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Publication numberUS4668964 A
Publication typeGrant
Application numberUS 06/794,730
Publication dateMay 26, 1987
Filing dateNov 4, 1985
Priority dateNov 4, 1985
Fee statusLapsed
Publication number06794730, 794730, US 4668964 A, US 4668964A, US-A-4668964, US4668964 A, US4668964A
InventorsMarco Padalino, Stephen J. Bolema, Mark A. Culpepper
Original AssigneeRicoh Company, Ltd., Ricoh Systems, Inc.
Export CitationBiBTeX, EndNote, RefMan
External Links: USPTO, USPTO Assignment, Espacenet
Stimulator for inkjet printer
US 4668964 A
Abstract
A method of assembling a stimulator for an inkjet printer by attaching separate piezoelectric elements to a plastic or metallic membrane sheet which sheet, after encapsulation of the piezoelectric transducers, may be cut into a plurality of stimulators. Each individual stimulator which now comprises a membrane, a piezoelectric element, and the encapsulating material can then be bonded to an ink fluid cavity.
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Claims(7)
What is claimed:
1. A method of assembling a stimulator for an inkjet printer comprising a housing holding at least one piezoelectric transducer separated by a membrane from an ink cavity, the ink cavity having a printing outlet through an orifice to a recording medium, the assembly method comprising
bonding a plurality of piezoelectric transducers to said membrane,
encapsulating said transducers with a material surrounding said transducers up to said membrane to form a composite assembly,
cutting said composite assembly into individual stimulators comprising a portion of said membrane, one of said transducers and the surrounding encapsulating material and
bonding each of said transducers to an ink fluid cavity to form said stimulator.
2. A method as claimed in claim 1 wherein said membrane is made of plastic or metallic material that is compatible with the ink.
3. A method as claimed in claim 1 wherein epoxy is used to bond the transducers to the membrane.
4. A method as claimed in claim 1 wherein said transducers are bonded to said membrane in a regular substantially equally spaced array.
5. A method as claimed in claim 1 wherein the transducers are encapsulated in a polyurethane material.
6. A method as claimed in claim 1 including the further step of bonding said orifice plate over said printing outlet.
7. A stimulator for an inkjet printer comprising a housing having a first portion for holding said piezoelectric transducer, and a second portion defining an ink cavity therein,
a piezoelectric transducer bonded by a first layer of bonding material to a membrane which separates said transducer from said second,
a second layer of bonding material bonding said membrane and said transducer to said second portion of said housing,
said piezoelectric transducer having a comb-like shape, comprising a plurality of slots in the face of said transducer, energization of said transducer causing ink to be expelled from said cavity.
Description
BRIEF SUMMARY OF INVENTION

This invention is directed generally to the field of inkjet printers and more particularly to an improved method of assembly of a stimulator for an inkjet printer.

In recorders of the inkjet drop type, rows of orifices receive an electrically conductive recording fluid such as, for instance, a water base ink, from a pressurized fluid manifold. The ink is ejected in steams, flowing through the orifices in a plate with the formation of drops. The formation of drops is stimulated by the application of waves generated by acoustic transducers mounted to the rear of the orifice plate and ink manifold.

Graphic reproduction in recorders of this type is typically accomplished by selectively charging and deflecting some of the drops in each of the streams and thereafter, depositing the uncharged drops on a moving web of paper or other material. Charging of the drops is accomplished by application of charge control signals to charging electrodes near the edge of the ink drop stream, beyond the orifice.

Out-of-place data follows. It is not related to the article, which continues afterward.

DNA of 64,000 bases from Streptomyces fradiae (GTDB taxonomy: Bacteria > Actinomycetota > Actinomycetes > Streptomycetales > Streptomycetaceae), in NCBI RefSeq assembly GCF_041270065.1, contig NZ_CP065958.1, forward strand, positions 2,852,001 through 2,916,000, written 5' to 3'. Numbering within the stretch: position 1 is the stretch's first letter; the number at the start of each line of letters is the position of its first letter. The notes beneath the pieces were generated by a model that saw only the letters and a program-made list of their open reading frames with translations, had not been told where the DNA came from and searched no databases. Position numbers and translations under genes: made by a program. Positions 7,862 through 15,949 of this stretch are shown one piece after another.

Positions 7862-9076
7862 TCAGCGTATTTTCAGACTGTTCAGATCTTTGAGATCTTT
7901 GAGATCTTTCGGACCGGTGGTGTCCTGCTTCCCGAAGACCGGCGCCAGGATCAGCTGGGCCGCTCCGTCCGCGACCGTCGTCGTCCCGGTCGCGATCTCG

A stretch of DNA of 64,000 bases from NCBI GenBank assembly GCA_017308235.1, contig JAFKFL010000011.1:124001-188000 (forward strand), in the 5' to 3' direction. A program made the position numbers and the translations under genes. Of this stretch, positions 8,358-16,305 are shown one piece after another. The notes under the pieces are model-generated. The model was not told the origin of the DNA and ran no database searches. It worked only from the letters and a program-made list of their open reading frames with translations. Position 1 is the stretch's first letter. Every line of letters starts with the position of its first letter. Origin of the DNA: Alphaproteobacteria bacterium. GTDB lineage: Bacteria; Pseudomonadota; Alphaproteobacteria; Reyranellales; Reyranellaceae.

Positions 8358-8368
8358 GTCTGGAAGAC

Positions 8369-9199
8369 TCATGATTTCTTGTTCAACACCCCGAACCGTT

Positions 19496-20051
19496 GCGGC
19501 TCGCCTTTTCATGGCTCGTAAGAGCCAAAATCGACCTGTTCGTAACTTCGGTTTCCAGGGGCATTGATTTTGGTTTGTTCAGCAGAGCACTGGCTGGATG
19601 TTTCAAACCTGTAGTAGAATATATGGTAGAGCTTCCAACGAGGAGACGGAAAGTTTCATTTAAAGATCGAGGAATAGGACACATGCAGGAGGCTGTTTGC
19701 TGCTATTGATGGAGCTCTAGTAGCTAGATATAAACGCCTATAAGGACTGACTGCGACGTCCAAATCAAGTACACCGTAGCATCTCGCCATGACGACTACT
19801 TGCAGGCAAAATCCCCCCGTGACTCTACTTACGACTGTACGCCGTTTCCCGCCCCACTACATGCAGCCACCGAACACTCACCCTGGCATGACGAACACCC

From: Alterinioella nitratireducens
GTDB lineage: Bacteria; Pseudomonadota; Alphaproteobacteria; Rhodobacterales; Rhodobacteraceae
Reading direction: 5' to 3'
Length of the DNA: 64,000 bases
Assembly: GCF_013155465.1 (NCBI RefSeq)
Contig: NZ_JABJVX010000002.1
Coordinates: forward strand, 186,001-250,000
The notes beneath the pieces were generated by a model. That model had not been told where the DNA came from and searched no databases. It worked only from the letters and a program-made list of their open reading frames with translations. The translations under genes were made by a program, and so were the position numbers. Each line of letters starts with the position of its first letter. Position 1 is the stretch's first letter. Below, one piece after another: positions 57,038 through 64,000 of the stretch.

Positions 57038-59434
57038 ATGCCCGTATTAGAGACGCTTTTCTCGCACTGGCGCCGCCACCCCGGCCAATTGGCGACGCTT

As the drops separate from the fluid filaments, they carry a portion of the charge applied by the charging electrode. Thereafter, the drops pass through electrostatic fields which have no effect upon the uncharged drops, but which cause the charged drops to be deflected. Drops which are not to be printed are charged sufficiently to be deflected into a catcher.

A critical element in the construction of such an inkjet printer is the stimulator which causes the formation of ink drops at high repetition rate (100,000 drops per second, typically).

It is an objective of the present invention to provide a new and improved stimulator for an ink drop generator.

More particularly, it is an objective of the present invention to provide a stimulator which reduces the weight and size of the stimulator.

Most known ink drop printers which include an ink cavity stimulated by an acoustic transducer source have the two assemblies, i.e., cavity and stimulator, bolted or otherwise mechanically coupled together. This results in stresses and deformations of the orifice plate and therefore in jet misdirectionality.

It is an objective of the present invention to provide a method of assembly for a stimulator which reduces or substantially eliminates these stresses.

Another objective of the present invention is to provide improved acoustic coupling between the stimulator and the ink cavity by eliminating the O-rings and bolts.

Yet another objective of the present invention is to reduce the weight and size of the inkjet drop generator by eliminating the bolts and gaskets which are normally used to couple the stimulating acoustic transducer and the ink cavity.

A further objective of this invention is to reduce the cost of the stimulator by assembling it from fewer and lower cost parts, and by assembling it using a simplified assembly procedure.

The above advantages and improvements are achieved by assembling a stimulator for an inkjet printer by attaching separate piezoelectric elements to a plastic or metallic membrane sheet which sheet, after encapsulation of the piezoelectric transducers, may be cut into a plurality of stimulators. Each individual stimulator which now comprises a membrane, a piezoelectric element, and the encapsulating material can then be bonded to an ink fluid cavity.

The objects, advantages and features of the present invention will be more apparent from the following description of a preferred embodiment of the invention as illustrated in the accompanying drawings:

BRIEF DESCRIPTION OF DRAWINGS

FIG. 1 is an unassembled perspective view of the major elements of an inkjet drop generator which may be assembled in accordance with the method teachings of the present invention;